By Gretchen Parker
USC Annenberg’s Henry Jenkins is one of the three newest members of the board that selects Peabody Awards, one of the most prestigious prizes for excellence in electronic media, administrators of the award announced Wednesday.
Jenkins, who is USC Provost’s Professor of Communication, Journalism, Cinematic Arts and Education, will join the 15-member panel in March. The group is charged with selecting recipients of the 73rd annual Peabody Awards from an international field of more than 1,000 entries from broadcast and cable television, radio and the Internet. The 2013 recipients are set to be announced in April.
“I am enormously excited about serving on the Peabody committee,” Jenkins said. “As someone who has been a life-long television fan, I've always respected the openness of the Peabody Awards to recognize outstanding accomplishments across a range of programming – news as well as entertainment, science fiction as well as ‘serious drama.’"
Serving on the Peabody Awards panel offers several unique opportunities, Jenkins said.
“I am hopeful that my involvement can help them also respond to a shifting media environment where real accomplishments are emerging at the intersections between media that other awards committees have had a difficulty understanding and appreciating,” he said. “And I look forward to broadening my own already eclectic tastes in media content to discover work that would never have crossed my desk otherwise. “
And students will benefit as well, he added: “This new appreciation will no doubt translate back into the kinds of experiences I can offer to the students in my classes here at USC.”
Also joining the board in March are John Huey, former editor-in-chief of Time, Inc., and Eric Deggans, future TV critic for National Public Radio.
“These are interesting times in the shifting landscape of electronic media, ” said Jeffrey P. Jones, Director of the Peabody Awards. “These three individuals bring us extensive knowledge and expertise that can help navigate that landscape as we determine just what constitutes ‘excellence’ in a convergent media era. We are grateful for their commitment of time and effort.”
Biographies of all 15 Peabody board members are posted here. The awards were established in 1940 and are administered by University of Georgia’s Grady College of Journalism and Mass Communication. The accolades recognize distinguished achievement and meritorious public service by stations, networks, producing organizations and individuals.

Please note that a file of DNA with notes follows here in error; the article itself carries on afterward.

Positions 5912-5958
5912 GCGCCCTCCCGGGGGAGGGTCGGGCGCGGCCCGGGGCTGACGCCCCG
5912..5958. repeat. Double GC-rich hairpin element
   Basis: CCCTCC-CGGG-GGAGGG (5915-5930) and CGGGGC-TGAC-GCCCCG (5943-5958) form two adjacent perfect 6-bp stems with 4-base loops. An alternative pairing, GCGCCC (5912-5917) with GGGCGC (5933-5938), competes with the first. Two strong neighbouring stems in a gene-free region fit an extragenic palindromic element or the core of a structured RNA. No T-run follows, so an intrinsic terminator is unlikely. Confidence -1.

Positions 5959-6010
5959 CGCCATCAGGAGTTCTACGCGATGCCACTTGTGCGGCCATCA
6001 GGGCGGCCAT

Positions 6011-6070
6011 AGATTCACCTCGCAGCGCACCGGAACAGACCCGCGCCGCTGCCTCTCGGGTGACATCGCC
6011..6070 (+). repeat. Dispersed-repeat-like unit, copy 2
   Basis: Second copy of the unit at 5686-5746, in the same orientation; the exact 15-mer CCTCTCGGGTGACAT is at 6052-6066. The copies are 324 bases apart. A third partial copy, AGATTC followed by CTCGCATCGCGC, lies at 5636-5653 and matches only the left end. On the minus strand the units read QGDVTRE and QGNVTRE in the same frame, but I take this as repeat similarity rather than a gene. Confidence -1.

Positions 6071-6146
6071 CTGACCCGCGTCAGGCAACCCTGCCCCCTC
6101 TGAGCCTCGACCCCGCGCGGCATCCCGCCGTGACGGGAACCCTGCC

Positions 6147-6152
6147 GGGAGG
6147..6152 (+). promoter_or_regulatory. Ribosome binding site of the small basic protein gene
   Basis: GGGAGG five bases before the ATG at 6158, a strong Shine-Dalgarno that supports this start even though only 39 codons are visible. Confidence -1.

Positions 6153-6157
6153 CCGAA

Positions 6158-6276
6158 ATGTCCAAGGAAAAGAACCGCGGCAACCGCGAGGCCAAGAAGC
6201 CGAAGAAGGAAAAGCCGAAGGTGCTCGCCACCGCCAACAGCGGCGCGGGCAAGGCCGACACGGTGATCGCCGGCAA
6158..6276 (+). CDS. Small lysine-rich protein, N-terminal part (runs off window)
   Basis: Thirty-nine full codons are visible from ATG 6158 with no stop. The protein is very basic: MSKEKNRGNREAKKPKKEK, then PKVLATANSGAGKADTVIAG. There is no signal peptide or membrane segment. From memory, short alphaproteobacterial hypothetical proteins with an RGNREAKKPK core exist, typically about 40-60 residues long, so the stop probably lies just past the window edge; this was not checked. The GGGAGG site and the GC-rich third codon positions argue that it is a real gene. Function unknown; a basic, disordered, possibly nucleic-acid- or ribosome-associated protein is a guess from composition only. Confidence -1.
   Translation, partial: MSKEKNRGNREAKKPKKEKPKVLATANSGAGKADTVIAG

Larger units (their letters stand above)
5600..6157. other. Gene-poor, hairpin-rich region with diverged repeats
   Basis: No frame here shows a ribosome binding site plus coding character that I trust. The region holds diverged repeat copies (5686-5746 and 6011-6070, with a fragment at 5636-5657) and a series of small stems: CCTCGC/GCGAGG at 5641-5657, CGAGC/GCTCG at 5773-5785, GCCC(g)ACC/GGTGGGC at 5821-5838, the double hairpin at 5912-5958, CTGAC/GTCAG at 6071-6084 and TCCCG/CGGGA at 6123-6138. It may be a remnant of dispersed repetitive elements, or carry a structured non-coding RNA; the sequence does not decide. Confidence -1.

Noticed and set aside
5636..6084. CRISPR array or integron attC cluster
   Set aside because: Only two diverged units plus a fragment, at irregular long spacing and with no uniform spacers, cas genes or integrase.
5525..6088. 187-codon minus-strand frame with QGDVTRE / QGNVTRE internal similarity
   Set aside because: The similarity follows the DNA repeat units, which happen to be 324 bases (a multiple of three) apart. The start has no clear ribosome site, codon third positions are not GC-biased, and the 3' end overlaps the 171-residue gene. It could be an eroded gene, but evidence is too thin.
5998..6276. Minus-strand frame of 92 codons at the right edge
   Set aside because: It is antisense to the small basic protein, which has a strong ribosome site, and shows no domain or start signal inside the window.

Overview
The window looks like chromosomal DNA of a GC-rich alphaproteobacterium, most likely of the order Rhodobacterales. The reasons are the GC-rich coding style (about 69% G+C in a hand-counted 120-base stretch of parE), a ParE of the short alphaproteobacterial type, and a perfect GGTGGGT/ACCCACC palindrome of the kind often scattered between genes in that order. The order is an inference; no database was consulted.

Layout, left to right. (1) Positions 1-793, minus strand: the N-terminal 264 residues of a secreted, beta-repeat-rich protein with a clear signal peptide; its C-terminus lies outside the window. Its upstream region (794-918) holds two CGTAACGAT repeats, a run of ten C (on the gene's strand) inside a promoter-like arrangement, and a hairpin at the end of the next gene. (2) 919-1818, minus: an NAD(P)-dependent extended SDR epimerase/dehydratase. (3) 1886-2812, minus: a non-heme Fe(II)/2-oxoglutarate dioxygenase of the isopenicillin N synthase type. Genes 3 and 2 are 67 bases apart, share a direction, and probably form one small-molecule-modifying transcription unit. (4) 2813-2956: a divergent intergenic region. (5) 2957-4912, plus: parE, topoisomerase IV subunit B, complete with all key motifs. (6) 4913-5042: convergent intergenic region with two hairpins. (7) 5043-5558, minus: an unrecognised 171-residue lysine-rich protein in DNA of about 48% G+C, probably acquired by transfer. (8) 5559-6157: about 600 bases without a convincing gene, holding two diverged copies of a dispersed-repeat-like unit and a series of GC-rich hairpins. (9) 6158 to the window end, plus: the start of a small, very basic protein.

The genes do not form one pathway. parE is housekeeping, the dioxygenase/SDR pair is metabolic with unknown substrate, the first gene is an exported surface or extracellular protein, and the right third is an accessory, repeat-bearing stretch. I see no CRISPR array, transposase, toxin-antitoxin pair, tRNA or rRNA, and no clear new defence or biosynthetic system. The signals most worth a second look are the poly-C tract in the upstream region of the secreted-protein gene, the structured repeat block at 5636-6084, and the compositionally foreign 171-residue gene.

Larry Gross, Vice Dean of USC Annenberg and Director of its School of Communication, said, “The Peabody Awards are the most forward thinking of the major media awards, so it is entirely appropriate that Henry Jenkins has been asked to serve on the awards panel. Henry is a true pioneer and intellectual mentor to those working at the forefront of contemporary culture and he will bring a wide range of experience and generosity of spirit to this prestigious enterprise. His colleagues across the USC campus have reason to be proud of this recognition.”
Jenkins arrived at USC in Fall 2009 after spending the previous decade as the Director of the MIT Comparative Media Studies Program and the Peter de Florez Professor of Humanities. He is the author and/or editor of fifteen books on various aspects of media and popular culture, including Textual Poachers: Television Fans and Participatory Culture, Hop on Pop: The Politics and Pleasures of Popular Culture and From Barbie to Mortal Kombat: Gender and Computer Games. His newest books include Convergence Culture: Where Old and New Media Collide and Fans, Bloggers and Gamers: Exploring Participatory Culture. He co-authored a book on“spreadable media” with Sam Ford and Joshua Green. He also co-authored Reading in a Participatory Culture. He has also written for Technology Review, Computer Games, Salon, and The Huffington Post.
As one of the first media scholars to chart the changing role of the audience in an environment of increasingly pervasive digital content, Jenkins has been at the forefront of understanding the effects of participatory media on society, politics and culture. His research gives key insights to the success of social-networking websites, networked computer games, online fan communities and other advocacy organizations, and emerging news media outlets.
Jenkins is teaching a class this fall titled “Public Intellectuals: Theory and Practice,” which aims to give graduate students professional development skills.
Jenkins is recognized as a leading thinker in the effort to redefine the role of journalism in the digital age. Through parallels drawn between the consumption of pop culture and the processing of news information, he and his fellow researchers have identified new methods to encourage citizen engagement.
He is the principal investigator for Civic Paths and the MAPP project, a group which is part of the MacArthur Digital Media and Learning Initiative. He is Chief Advisor and Senior Research Fellow for the USC Annenberg Innovation Lab.